Why Are Europeans Better at Predicting Weather?

Wednesday’s snow no-show in Washington was another misfire by U.S. forecasters.

A man scrapes snow off of his car on Wednesday in Virginia, not far from Washington, which was mostly spared the white stuff.

The Europeans got it right again. The big snow storm predicted to hit Washington, D.C., yesterday—up to ten inches, American forecasters said—never materialized. It was too warm, as European predictors had expected, for snow to accumulate in the nation's capital, which mostly saw rain, even as some suburbs got six inches or more of the heavy, wet white stuff.

It was yet another example of the shortcomings of the U.S. weather prediction system, said Cliff Mass, professor of atmospheric science at the University of Washington in Seattle. Compared to the European Centre for Medium Range Weather Forecasting, he said, the U.S. National Weather Service is falling further and further behind.

On your weather blog, you've described weather prediction in the U.S. as "second rate." Why do you think the European Centre tends to be more accurate?

Several reasons. One is that they have ten times more computer power than we do, which allows them to run their weather prediction model at a higher resolution than ours, roughly twice the resolution. Imagine a three-dimensional grid covering the atmosphere. They are able to define things much better—structures in the atmosphere and physical processes—because they're using a finer grid.

Can you give an example of the European model outperforming U.S. models?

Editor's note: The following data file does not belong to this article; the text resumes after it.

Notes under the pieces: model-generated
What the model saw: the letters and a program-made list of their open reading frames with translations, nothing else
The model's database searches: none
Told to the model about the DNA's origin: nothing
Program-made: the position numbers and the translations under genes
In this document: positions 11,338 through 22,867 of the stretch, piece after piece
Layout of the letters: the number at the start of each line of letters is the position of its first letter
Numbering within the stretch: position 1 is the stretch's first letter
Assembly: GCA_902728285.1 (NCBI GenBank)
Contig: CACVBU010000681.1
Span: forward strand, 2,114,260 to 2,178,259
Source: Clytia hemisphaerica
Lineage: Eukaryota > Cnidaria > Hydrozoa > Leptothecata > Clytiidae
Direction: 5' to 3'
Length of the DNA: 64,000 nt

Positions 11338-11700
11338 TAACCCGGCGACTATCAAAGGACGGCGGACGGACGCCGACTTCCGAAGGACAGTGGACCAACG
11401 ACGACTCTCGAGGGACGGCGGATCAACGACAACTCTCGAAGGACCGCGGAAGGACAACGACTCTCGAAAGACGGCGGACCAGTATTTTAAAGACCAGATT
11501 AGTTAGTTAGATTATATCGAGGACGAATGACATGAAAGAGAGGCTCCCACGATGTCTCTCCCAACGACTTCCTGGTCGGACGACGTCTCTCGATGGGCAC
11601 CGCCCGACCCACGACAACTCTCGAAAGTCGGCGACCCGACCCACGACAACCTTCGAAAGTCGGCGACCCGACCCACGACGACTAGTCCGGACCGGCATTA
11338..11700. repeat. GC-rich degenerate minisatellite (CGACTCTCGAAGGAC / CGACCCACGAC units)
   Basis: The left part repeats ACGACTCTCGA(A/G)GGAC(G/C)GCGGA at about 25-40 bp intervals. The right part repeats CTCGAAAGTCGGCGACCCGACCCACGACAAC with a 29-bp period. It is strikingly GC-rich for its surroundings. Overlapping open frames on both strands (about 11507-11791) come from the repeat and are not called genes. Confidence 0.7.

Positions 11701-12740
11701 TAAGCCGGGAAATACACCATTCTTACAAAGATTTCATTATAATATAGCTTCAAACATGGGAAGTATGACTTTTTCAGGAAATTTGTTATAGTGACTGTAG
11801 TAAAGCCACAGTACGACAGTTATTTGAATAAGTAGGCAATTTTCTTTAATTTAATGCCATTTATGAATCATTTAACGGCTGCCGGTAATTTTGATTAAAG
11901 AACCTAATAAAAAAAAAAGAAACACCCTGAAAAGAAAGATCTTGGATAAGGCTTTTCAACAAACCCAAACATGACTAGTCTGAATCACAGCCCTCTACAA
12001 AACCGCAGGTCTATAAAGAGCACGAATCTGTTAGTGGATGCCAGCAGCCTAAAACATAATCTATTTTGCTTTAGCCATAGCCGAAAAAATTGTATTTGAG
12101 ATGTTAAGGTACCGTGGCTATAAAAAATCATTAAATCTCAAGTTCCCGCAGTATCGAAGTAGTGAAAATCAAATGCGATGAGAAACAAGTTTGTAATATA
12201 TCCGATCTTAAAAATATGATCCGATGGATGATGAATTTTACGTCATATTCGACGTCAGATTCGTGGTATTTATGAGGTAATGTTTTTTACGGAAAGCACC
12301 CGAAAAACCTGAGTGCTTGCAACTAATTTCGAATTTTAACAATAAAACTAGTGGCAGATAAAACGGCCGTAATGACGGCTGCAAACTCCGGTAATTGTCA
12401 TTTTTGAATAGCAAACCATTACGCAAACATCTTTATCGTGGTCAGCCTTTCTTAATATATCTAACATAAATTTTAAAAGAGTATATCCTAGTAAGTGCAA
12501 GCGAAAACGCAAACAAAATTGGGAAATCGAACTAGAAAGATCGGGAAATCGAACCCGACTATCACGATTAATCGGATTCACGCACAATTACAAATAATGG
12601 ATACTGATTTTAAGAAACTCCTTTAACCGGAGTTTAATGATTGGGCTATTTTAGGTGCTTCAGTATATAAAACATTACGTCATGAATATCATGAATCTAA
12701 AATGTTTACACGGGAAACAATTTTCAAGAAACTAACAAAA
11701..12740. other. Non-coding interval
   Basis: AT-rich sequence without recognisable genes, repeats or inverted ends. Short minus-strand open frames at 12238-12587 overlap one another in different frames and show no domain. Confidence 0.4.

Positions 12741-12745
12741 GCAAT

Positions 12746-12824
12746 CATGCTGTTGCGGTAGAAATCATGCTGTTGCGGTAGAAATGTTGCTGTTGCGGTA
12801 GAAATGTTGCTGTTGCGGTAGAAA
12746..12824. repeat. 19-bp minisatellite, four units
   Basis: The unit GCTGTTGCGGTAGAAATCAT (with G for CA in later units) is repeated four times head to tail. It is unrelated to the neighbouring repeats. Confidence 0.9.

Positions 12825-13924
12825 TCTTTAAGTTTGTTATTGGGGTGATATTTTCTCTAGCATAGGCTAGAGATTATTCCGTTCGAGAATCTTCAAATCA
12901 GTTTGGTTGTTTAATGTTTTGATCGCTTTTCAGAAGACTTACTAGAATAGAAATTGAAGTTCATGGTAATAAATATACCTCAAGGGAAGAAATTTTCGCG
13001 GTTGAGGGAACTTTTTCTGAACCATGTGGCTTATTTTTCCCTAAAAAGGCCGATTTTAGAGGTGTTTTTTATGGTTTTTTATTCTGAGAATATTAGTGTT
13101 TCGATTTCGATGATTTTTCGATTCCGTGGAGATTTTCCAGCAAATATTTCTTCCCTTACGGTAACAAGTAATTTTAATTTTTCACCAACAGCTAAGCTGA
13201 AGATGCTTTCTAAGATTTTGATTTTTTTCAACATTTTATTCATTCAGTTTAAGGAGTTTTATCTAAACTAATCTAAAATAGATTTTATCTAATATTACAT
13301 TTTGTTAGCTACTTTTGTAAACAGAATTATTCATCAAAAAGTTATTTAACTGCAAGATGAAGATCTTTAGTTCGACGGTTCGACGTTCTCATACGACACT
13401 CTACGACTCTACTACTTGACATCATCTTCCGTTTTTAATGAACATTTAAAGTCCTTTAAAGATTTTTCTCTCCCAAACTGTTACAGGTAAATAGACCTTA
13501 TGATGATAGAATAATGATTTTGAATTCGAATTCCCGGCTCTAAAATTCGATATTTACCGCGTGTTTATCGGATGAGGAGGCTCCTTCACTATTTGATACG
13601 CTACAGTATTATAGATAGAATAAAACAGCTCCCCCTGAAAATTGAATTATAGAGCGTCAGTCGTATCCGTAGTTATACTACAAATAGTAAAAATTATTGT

I could give you lots of them. The most famous was Hurricane Sandy. The European Centre predicted that the storm would swing toward the East Coast two days before the American model predicted it. That's a pretty significant difference.

What would it take for the U.S. to have a model as good as the European one?

It would be very easy and it's outrageous it hasn't been done. We need more computer power for the National Weather Service. One way to do that would be to repurpose one of the supercomputers that NOAA uses for climate change research. Another would be to buy a new system. Why not use some of the $50 billion from the Hurricane Sandy relief bill?

In the meantime, why don't we just use the European Centre's model to predict our weather?

The National Weather Service already has access to it, but the European Centre is only doing global predictions. They won't do high resolution predictions for the U.S. Our problem is that we have inferior regional and local forecasting because we don't have the resources in place.

In any event, the European Centre is not the best you can do. I'm convinced we could do far better. Weather prediction was invented in the U.S. We should be able to do far better. But we can't do that if we don't have the computer power.

Any idea how budget cuts from the sequester will affect U.S. weather prediction?

The weather service was already starved for funds. It's in profound trouble. This is just going to push them over.